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Social Media and an Artist: The WRite Life

Living the life as an artist is meaningful. I have trained myself to begin my day with mediation and gratitude. I drink my coffee outside where I listen to birds and watch birds mate, build nests. I pay attention to the rose that stands tight in its cocoon and watch it slowly release and open. Being present and feeling, and seeing, and listening, and taking life in as it unfolds and presents itself doesn't make me a great artist, but it has trained me to be open, so I write stories that speak of large plot developments that are meshed with subtleties that are often lost in our busy modern worlds.

I have been told that to gain a readership, a following, that I must be present on social media. I will tell you the platforms have changed. Is it Facebook or Twitter that I am supposed to gain likes? Should I have a blog or be present every day on LinkedIn? And to play it safe maybe just use Instagram. I have tried to be a social media powerhouse. I have written in my weekly to dos “post five days a week.”

A few months ago, my Facebook page was hacked. It disappeared, gone. I can no longer access any of the pictures. All the years of posting and keeping track of trips and parties and kids' birthdays gone. Because my main page disappeared, I can longer get into my author page, or the other pages I spent time and energy on. The most upsetting issue I have surrounding this is I could never resolve it. The Facebook team is impossible to reach. I spent a total of six hours trying to get a hold of someone at Facebook. I even tracked down a person at a party whom I heard she worked for Facebook. She told me that is not her department and she heard Facebook is working on its customer relations. The feeling it left me with is that Facebook is not something I admire, something I think of as doing good work. Gone was any human connection. I was ready to be finished with social media.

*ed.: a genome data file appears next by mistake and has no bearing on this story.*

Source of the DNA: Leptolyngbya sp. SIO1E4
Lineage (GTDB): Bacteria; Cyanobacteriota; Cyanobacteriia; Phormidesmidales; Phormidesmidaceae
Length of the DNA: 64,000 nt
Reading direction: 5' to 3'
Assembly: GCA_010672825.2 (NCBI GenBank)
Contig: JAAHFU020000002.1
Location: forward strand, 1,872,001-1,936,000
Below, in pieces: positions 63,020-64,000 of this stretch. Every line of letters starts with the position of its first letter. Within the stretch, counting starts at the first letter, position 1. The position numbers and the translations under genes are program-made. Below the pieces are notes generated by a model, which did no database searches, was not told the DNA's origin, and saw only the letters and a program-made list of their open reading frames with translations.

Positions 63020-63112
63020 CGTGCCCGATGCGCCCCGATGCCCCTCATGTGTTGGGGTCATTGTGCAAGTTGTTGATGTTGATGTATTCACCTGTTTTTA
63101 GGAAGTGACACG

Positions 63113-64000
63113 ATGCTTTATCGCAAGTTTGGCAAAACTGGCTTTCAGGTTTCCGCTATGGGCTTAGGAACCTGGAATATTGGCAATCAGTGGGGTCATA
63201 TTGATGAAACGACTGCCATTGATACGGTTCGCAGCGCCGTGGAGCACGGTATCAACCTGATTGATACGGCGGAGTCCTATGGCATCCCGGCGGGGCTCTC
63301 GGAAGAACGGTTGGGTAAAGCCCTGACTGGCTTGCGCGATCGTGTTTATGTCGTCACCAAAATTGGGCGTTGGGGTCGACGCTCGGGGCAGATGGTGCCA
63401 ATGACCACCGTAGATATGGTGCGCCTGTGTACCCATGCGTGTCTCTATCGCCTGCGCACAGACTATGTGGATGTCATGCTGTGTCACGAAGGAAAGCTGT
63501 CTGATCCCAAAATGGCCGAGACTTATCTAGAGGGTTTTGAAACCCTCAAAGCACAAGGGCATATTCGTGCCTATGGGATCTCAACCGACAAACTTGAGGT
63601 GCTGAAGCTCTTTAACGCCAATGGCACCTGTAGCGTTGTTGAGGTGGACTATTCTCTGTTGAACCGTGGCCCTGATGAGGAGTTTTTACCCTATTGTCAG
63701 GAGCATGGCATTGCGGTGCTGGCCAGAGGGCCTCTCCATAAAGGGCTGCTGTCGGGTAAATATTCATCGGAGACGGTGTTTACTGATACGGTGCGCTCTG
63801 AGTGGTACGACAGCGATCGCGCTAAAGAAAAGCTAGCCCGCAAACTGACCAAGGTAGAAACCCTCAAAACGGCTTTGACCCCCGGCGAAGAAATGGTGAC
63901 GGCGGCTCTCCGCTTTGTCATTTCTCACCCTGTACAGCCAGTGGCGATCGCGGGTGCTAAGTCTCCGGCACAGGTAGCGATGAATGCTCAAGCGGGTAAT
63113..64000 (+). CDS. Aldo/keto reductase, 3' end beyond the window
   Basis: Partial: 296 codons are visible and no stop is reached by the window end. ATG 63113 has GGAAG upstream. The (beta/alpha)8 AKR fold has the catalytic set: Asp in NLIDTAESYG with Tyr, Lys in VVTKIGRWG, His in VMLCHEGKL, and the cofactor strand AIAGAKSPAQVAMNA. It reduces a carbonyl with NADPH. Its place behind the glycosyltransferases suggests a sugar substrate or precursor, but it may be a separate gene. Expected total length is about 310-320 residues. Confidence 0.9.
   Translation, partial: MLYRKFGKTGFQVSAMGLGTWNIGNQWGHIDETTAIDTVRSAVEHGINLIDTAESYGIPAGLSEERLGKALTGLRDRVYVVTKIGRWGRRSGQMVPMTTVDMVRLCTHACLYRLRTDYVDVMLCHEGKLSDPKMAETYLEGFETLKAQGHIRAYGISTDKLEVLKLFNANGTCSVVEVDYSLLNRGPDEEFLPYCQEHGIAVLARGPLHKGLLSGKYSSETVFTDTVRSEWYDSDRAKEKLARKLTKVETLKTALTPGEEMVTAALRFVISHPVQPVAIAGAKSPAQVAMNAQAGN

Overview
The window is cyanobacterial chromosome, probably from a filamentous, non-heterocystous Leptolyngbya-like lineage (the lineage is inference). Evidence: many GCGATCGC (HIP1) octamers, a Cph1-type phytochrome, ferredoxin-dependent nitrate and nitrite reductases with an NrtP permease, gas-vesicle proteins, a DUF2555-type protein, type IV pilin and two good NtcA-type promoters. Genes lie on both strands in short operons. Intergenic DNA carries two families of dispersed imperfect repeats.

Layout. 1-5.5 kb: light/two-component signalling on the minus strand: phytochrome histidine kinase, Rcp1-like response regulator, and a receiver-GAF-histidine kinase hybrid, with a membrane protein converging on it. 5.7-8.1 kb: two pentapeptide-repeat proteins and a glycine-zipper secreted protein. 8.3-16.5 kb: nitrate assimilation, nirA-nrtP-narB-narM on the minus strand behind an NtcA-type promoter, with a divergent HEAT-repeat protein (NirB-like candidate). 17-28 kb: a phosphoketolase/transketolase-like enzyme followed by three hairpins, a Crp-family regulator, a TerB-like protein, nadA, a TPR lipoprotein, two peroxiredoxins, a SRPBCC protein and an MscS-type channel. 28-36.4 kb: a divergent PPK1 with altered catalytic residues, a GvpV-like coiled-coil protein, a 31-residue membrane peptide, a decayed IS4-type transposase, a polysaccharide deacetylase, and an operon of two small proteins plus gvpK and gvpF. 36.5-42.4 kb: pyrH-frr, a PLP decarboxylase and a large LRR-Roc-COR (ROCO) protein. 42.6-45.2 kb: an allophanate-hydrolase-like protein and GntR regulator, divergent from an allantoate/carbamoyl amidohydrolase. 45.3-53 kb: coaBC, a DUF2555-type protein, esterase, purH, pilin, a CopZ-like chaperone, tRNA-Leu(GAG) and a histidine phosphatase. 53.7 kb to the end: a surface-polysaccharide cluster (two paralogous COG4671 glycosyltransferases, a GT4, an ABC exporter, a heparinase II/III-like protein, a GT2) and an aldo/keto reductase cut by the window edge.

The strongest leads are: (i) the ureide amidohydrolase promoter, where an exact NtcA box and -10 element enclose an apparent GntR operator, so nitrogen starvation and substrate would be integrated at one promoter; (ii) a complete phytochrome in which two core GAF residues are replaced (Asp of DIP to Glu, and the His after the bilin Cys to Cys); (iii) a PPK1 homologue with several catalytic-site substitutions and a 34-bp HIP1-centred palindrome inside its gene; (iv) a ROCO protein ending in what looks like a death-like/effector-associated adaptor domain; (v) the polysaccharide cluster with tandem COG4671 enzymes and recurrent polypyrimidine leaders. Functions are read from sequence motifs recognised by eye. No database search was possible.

And yet, I do enjoy knowing about when a friend puts out an album, or a friend finishes a work of art. I enjoy seeing pictures of family and friends on vacation. I seek out first day of school pictures and graduation memories. I like seeing my favorite author’s pictures as they eat with a fellow artist.

On Twitter, I get to see more into the world of publishing. I read articles I wouldn't have been exposed to. Joyce Carol Oates often posts art which lifts me.

I do try and post. My pictures and videos are almost always second rate. I sometimes post pictures that my family took because I rarely have my phone in hand. And for me it is because of this: I was on the boat on Whiskeytown Lake, and as we were speeding across the lake my daughter placed her hand onto mine. I did want to remember her hand on mine, but I didn’t want to move my hand. I don't have great pictures of my son's smile because it happens so spontaneously and the beauty so extreme catching it on my phone would be impossible. When I head into my forest to water my maple tree and three young bucks lay in the cool shade and watch and stare, by the time I ran to get my phone they'd be gone, the moment lost. The pinks in the sunset moved to grey by the time I slide my screen to photo.

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